(1.) THIS civil revision under section 115 of the Code of Civil Procedure is directed against the order of the District Judge, Jabalpur, passed on 17-11-1966 in M. J. C. No. 31 of 1966.
(2.) THE applicant made an application to the District Judge stating that the non-applicant, the Madhya Pradesh Electricity Board, while exercising its statutory powers of laying a transmission line in pursuance to a sanctioned scheme has damaged his property for which he is entitled to compensation. He prayed that the same may be determined under section 16 (3) of the Telegraph Act read with section 42 of the Electricity (Supply) Act. On a preliminary objection raised by the Board, the learned District Judge has held that he has no jurisdiction to entertain the application as, in his opinion, section 42 of the Electricity (Supply) Act does not bring into play section 16 (3) of the Telegraph Act and the remedy, if any, in such a case is by a civil suit.
Kumari P. Surey, the learned counsel for the applicant contends that section 42 of the Electricity (Supply) Act, on its proper construction, brings in by reference the entire Part III [which includes section 16 (3) of the Telegraph Act] and the District Judge by refusing to entertain the application for determination of compensation has failed to exercise a jurisdiction vested in him by law. Shri B. L. Seth, the learned counsel for the Board, on the other hand, supports the reasoning and order of the District Judge.
To appreciate the rival contentions, it is necessary first to read seotion 42 of the Electricity (Supply) Act, 1948, which is as under:-
"42. Powers to Board for placing wires, poles, etc.-Notwithstanding anything contained in sections 12 to 16 and 18 and 19 of the Indian Electricity Act, 1910, but without prejudice to the requirements of section 17 of that Act where provision in such behalf is made in a sanctioned scheme, the Board shall have, for the placing of any wires, poles, wall-brackets, stays apparatus and appliances for the transmission and distribution of electricity, or for the transmission of telegraphic or telephonic communications necessary for the proper co-ordination of the works of the Board, all the powers which the telegraph authority possesses under Part III of the Indian Telegraph Act, 1885 with regard to a telegraph established or maintained by the Government or to be so established or maintained: Provided that where a sanctioned scheme does not make such provision as aforesaid, all the provisions of sections 12 to 19 of the first mentioned Act shall apply to the works of the Board."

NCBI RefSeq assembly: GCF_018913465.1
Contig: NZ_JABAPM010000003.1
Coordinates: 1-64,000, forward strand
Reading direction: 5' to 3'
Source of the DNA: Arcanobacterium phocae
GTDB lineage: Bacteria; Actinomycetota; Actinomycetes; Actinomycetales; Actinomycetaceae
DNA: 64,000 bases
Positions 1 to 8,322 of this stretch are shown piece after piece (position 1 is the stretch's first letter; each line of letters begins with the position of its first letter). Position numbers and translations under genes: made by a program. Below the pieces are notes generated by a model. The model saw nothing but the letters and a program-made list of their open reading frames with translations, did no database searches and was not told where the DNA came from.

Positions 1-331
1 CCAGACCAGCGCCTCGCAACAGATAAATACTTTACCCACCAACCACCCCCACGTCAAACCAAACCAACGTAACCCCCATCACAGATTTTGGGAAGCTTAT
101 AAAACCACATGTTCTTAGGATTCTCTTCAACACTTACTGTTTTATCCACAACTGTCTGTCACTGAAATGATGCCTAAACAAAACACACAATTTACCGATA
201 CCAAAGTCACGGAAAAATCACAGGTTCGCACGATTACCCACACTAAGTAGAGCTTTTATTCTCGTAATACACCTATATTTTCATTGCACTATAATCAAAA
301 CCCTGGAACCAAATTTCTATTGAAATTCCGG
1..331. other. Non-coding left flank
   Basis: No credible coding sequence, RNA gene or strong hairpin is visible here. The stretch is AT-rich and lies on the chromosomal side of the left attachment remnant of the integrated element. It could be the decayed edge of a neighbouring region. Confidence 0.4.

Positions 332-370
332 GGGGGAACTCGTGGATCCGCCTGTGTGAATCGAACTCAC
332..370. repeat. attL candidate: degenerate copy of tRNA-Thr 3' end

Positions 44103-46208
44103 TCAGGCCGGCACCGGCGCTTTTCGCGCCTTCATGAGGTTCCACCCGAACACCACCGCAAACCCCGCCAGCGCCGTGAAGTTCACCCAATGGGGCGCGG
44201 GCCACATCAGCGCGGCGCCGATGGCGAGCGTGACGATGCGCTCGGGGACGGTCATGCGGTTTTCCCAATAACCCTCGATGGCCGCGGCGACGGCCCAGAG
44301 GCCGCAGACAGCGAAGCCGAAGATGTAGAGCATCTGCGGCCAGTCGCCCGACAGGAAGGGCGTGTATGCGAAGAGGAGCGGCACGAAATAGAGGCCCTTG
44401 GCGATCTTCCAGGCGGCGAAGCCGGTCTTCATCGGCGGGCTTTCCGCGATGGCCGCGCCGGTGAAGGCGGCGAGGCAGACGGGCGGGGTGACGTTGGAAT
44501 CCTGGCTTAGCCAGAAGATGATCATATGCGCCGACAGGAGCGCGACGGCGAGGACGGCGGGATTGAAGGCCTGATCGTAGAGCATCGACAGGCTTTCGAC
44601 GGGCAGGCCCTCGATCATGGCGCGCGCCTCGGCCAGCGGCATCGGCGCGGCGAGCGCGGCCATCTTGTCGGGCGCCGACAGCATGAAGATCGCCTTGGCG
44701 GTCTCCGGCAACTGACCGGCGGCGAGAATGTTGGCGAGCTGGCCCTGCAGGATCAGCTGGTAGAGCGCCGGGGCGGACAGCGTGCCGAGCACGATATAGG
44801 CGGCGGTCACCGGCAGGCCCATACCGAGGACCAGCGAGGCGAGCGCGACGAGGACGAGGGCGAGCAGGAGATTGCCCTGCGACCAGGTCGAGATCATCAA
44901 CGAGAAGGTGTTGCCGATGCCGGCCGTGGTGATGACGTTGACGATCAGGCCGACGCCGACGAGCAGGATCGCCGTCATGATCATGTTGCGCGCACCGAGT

(3.) PART III of the Telegraph Act, 1885 to which reference is made in section 42 of the Electricity (Supply) Act, 1948, may now be examined. This part contains sections 10 to 19-B under the heading- 'Power to place telegraph lines and posts'. Leaving aside the provisions which apply to property vested in local authorities, the scheme of these sections briefly stated is as follows. Section 10 enables the telegraph authority to "place and maintain a telegraph line under, over, along or across, and posts in or upon, any immovable property". This enabling power is restricted by four provisos appended to the section. The proviso in clause (d), which enjoins the authority to do as little damage as possible and lays upon it the duty to pay full compensation for any damage caused in the exercise of its powers, is worded as follows:-